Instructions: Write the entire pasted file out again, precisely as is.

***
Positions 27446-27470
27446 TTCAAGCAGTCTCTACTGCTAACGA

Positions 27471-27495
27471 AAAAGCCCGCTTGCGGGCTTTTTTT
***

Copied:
Positions 27446-27470
27446 TTCAAGCAGTCTCTACTGCTAACGA

Positions 27471-27495
27471 AAAAGCCCGCTTGCGGGCTTTTTTT